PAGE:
The Oklahoman: Coronavirus in Oklahoma: Isolation measures leading to increase in domestic violence
By Joe Mussatto
Published: April 13, 2020
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Local agencies that help victims of domestic violence are expanding their services at a time when isolation measures intended to slow the spread of the coronavirus might unintentionally be facilitating domestic abuse.
Domestic-related 911 calls the first week of April were up 16% compared to the same week a year ago, according to the Oklahoma City Police Department. Domestic-related arrests for the same week were up 21% compared to last year.
“There’s a lot of fear and uncertainty that everyone has,” said Kim Garrett, CEO and founder of Palomar. “If you’re already in a violent home where there’s issues of power and control, this can escalate it. … People feel like they’re losing their jobs. They feel like their own lives are out of control.”
Palomar, Oklahoma City’s family justice center, is a collection of agencies that offer services to victims of domestic violence, sexual assault, stalking, elder abuse and human trafficking.
Palomar outlines on its website that domestic violence is a crime of isolation. Abusers can use isolation as a tactic to control their victims and to restrict them from seeking help from family and friends. The coronavirus pandemic has only made that tactic easier.
Antonio Guterres, secretary-general of the United Nations, recently called on governments to “put women’s safety first” as they respond to the pandemic. Guterres described a “horrifying global surge in domestic violence” related to COVID-19 lockdowns.
Four in five victims of intimate partner violence are women, according to Bureau of Justice statistics. Women ages 18 to 34 experience the highest rates of violence. One in four women in the U.S. experience intimate partner violence.
Garrett said the number of victims contacting Palomar is up 13% compared to this time last year.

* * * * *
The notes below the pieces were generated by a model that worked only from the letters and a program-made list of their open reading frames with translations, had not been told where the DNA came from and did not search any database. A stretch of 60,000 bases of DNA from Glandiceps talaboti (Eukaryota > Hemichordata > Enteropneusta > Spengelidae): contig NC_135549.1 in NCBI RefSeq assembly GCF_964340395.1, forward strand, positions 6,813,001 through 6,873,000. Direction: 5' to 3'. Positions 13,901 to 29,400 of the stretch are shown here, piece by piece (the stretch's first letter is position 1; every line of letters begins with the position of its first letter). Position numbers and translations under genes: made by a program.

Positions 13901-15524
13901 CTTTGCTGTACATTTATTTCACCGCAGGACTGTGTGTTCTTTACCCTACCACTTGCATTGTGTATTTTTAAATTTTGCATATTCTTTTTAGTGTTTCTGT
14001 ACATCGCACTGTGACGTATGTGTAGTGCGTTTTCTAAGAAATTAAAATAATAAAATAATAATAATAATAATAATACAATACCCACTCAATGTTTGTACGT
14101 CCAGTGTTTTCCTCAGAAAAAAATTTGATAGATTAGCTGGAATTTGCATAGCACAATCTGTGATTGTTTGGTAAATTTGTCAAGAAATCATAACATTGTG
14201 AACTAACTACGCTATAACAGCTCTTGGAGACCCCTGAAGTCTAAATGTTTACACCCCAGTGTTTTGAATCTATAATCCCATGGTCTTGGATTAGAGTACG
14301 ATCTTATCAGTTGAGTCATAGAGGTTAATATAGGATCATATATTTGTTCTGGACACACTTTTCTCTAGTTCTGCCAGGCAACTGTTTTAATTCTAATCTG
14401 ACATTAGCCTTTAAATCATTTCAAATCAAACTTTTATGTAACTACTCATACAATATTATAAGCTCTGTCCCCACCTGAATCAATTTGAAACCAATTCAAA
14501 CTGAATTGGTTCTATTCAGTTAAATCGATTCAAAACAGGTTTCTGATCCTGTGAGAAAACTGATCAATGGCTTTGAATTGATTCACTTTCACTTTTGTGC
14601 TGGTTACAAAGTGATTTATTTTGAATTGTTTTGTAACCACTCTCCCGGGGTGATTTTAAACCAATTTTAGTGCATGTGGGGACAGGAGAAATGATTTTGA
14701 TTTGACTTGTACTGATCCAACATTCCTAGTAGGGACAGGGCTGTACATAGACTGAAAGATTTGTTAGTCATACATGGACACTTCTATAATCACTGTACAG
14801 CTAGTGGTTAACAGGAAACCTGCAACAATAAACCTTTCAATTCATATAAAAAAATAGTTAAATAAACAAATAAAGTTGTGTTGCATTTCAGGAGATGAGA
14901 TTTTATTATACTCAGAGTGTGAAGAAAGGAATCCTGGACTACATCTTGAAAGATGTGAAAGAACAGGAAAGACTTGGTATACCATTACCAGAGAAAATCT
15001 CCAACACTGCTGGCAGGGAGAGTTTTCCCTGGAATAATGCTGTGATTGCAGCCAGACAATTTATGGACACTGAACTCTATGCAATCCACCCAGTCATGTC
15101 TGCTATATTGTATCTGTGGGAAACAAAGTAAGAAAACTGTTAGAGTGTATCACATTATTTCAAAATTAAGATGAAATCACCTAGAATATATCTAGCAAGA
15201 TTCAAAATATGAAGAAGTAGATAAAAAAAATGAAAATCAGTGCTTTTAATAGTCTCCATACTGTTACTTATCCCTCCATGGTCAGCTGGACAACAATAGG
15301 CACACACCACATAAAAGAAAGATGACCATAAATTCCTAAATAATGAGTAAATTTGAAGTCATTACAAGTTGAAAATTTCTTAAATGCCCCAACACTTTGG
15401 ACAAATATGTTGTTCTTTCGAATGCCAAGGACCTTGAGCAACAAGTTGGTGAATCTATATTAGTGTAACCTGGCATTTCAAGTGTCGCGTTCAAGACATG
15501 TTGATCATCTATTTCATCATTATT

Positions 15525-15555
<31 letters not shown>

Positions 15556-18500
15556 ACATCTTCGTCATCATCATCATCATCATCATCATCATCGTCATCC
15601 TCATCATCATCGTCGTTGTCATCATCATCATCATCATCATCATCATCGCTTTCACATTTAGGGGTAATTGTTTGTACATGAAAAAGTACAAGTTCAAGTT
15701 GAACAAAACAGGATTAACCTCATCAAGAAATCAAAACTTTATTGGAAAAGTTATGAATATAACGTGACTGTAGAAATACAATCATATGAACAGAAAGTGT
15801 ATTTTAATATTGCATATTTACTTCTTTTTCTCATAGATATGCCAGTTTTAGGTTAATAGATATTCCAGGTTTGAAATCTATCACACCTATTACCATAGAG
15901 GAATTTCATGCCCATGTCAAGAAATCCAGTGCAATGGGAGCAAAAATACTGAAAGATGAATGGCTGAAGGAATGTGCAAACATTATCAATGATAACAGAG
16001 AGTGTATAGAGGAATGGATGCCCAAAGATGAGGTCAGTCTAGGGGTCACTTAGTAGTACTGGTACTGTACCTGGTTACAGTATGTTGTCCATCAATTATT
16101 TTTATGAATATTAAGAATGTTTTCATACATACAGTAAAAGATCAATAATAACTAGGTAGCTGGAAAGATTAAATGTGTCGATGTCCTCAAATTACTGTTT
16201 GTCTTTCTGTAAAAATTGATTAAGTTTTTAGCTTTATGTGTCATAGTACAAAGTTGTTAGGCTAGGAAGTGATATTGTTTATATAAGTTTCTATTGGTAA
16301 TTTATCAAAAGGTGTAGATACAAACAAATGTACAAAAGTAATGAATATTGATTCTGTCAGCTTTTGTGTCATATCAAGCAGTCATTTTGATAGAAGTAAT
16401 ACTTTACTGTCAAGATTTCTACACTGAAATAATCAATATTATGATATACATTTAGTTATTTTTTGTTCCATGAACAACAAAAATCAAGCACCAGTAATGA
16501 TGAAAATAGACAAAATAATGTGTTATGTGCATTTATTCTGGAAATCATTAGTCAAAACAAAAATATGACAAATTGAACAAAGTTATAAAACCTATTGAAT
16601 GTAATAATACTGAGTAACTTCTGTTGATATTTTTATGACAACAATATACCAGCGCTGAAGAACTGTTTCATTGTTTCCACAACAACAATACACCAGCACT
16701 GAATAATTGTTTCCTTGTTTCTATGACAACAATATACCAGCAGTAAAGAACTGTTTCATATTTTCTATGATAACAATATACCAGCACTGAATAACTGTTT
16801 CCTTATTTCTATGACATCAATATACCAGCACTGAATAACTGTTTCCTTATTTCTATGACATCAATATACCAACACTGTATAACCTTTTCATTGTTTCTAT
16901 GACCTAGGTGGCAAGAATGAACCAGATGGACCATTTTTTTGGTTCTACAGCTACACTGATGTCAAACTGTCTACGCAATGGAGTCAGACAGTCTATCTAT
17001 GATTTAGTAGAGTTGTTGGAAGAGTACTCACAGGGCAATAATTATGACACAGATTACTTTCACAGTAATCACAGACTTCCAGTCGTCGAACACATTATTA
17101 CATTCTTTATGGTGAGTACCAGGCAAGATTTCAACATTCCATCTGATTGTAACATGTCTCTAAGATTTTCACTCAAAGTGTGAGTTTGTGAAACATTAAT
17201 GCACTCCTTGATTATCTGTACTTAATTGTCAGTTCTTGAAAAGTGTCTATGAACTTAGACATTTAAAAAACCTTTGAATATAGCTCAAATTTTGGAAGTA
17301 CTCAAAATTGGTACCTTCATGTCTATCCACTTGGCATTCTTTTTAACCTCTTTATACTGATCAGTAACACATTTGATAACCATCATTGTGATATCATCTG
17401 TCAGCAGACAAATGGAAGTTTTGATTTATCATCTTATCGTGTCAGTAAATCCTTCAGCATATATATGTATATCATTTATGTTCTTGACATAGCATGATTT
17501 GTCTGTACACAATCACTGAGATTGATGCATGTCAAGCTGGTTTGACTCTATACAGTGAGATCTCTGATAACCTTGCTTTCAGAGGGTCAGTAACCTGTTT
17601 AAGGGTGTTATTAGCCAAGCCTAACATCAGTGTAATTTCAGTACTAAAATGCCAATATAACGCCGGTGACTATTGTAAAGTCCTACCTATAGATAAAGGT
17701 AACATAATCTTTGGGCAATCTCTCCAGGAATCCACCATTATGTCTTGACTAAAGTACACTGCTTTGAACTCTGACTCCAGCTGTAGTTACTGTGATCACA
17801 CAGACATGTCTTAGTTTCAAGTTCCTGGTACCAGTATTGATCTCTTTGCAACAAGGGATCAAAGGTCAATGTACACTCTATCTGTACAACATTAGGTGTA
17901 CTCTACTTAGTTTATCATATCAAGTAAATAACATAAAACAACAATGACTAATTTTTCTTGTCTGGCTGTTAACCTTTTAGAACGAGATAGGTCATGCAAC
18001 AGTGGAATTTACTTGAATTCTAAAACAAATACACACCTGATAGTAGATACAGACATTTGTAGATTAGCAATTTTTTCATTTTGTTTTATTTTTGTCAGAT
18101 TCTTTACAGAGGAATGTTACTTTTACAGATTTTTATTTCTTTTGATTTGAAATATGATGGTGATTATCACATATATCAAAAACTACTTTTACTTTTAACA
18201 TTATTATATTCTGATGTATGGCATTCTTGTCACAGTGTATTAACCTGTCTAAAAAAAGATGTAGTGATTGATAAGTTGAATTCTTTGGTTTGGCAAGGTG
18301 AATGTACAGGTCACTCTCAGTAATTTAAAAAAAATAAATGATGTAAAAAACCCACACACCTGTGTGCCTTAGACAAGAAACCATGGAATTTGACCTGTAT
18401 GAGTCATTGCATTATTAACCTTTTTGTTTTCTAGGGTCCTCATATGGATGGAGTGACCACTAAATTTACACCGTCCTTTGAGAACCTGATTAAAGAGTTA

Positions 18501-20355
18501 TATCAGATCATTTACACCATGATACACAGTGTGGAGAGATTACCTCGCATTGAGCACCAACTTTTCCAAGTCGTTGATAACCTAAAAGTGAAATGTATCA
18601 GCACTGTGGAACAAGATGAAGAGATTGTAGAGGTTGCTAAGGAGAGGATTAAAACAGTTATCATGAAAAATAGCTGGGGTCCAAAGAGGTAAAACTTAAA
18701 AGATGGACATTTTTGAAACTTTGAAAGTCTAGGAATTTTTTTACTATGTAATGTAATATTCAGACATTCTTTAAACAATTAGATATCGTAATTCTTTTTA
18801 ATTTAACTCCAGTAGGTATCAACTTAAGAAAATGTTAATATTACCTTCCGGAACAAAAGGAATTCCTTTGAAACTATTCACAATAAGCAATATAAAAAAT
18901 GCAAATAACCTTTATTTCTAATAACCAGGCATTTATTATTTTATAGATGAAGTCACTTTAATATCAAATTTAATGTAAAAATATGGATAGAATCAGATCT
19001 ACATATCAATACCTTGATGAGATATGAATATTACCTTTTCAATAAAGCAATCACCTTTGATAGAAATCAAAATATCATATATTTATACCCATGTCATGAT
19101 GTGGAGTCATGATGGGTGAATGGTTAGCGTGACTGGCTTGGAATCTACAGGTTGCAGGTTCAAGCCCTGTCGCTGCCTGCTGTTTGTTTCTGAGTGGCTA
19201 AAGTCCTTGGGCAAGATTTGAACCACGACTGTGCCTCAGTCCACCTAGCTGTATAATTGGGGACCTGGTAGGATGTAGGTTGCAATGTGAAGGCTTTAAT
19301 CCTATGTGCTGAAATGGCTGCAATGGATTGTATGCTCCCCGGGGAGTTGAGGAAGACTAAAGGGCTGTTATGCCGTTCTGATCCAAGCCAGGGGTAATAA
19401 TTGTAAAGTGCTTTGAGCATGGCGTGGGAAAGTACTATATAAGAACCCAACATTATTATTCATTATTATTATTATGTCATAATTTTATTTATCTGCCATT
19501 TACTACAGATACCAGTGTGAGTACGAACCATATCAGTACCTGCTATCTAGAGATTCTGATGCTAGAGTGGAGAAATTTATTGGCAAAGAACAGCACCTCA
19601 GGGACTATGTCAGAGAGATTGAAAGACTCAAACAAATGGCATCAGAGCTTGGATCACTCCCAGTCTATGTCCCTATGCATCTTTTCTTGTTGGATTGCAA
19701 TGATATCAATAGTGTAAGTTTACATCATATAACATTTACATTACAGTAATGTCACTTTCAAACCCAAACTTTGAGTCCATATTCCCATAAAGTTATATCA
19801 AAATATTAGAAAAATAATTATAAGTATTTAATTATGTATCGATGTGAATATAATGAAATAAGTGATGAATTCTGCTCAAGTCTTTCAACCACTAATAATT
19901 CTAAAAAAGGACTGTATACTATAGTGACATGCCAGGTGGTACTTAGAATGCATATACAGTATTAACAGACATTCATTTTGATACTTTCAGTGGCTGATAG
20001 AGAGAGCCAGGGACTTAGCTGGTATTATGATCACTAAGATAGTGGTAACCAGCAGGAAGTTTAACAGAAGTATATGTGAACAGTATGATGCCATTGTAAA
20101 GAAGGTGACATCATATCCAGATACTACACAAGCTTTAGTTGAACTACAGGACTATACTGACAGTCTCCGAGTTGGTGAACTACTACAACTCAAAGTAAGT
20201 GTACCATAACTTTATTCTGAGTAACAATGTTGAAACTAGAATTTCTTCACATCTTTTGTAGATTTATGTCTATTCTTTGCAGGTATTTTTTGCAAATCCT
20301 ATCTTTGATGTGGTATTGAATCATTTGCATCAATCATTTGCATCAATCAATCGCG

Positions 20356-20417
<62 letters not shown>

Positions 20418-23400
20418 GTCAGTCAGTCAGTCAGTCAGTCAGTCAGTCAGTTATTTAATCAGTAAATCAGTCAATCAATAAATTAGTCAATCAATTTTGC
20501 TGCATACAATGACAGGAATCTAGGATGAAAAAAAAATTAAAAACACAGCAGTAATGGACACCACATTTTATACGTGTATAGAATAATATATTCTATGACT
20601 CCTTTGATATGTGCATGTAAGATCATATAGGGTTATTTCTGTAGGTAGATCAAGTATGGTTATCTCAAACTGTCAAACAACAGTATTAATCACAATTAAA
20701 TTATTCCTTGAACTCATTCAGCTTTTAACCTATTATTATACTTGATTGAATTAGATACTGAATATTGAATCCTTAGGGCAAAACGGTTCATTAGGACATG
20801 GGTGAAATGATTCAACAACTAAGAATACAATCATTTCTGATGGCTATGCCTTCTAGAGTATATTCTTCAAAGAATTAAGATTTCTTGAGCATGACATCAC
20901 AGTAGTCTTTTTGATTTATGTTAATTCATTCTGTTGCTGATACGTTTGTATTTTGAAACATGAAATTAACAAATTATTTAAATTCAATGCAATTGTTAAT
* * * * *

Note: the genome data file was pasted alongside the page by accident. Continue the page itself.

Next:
“We’ve had to pivot to the times and get creative,” she said.
Palomar installed a Ring video doorbell so clients can walk up to its building and virtually connect with on-site resources. Instead of closing at 5 p.m., Palomar is offering virtual hours through 7:30 p.m. on weekdays. A lending library in front of the building has been converted into a food pantry.
Palomar also has opened a texting line.
“When you think about domestic violence dynamics, it may be easier for a victim to sneak into a bathroom and text us than it would be for them to come in, even pre-COVID,” Garrett said. “I’m actually really excited that this can give survivors more forums to communicate and get help whereas they might not have previously.”
Palomar works in conjunction with several partners, including the Oklahoma City Police Department and the YWCA.
The YWCA provides housing and food to domestic violence victims on a short-term emergency basis.
While Palomar is receiving more calls than usual, the YWCA and similar programs across the state have seen a decrease or stagnancy in calls to their hotlines, according to Brandon Pasley, senior director of specialized training at YWCA Oklahoma City.
A decrease in hotline calls combined with an increase in 911 calls is counterintuitive, Pasley explained, because victims are typically less likely to contact law enforcement.
“So the fact that things are escalating to the point where we’re seeing an increase there,” Pasley said, “is pretty telling of how dangerous this situation can be.
“Stress does not cause domestic violence. However, in the context of domestic violence and abuse, those stressors exacerbate abusive behaviors that are already there. They add fuel to the fire. We may be seeing an increase in domestic violence incidents that escalate to the level of law enforcement involvement.”
Another theory that surfaced in a Thursday meeting with the Oklahoma Coalition Against Domestic Violence & Sexual Assault is that victims are uncertain about which services are currently open.
“People need to know that we’re here,” Pasley said. “Even if you don’t want to come to shelter, even if you can’t leave right now, at the very least we’re available by phone.”
Garrett said there are still ways to seek help even though the methods have changed.
“Check in with people who might be at a high risk,” she said. “Try to connect them with resources if they’re interested. Reach out for help if you need it. Agencies are still here and working harder than ever to ensure that clients get the services they need.”
How to get help
Domestic violence victims can reach Palomar at 405-552-1010. The 24-hour safeline is 1-800-522-7233. If you or someone you know is fleeing domestic violence, call the YWCA hotline at 405-917-9922.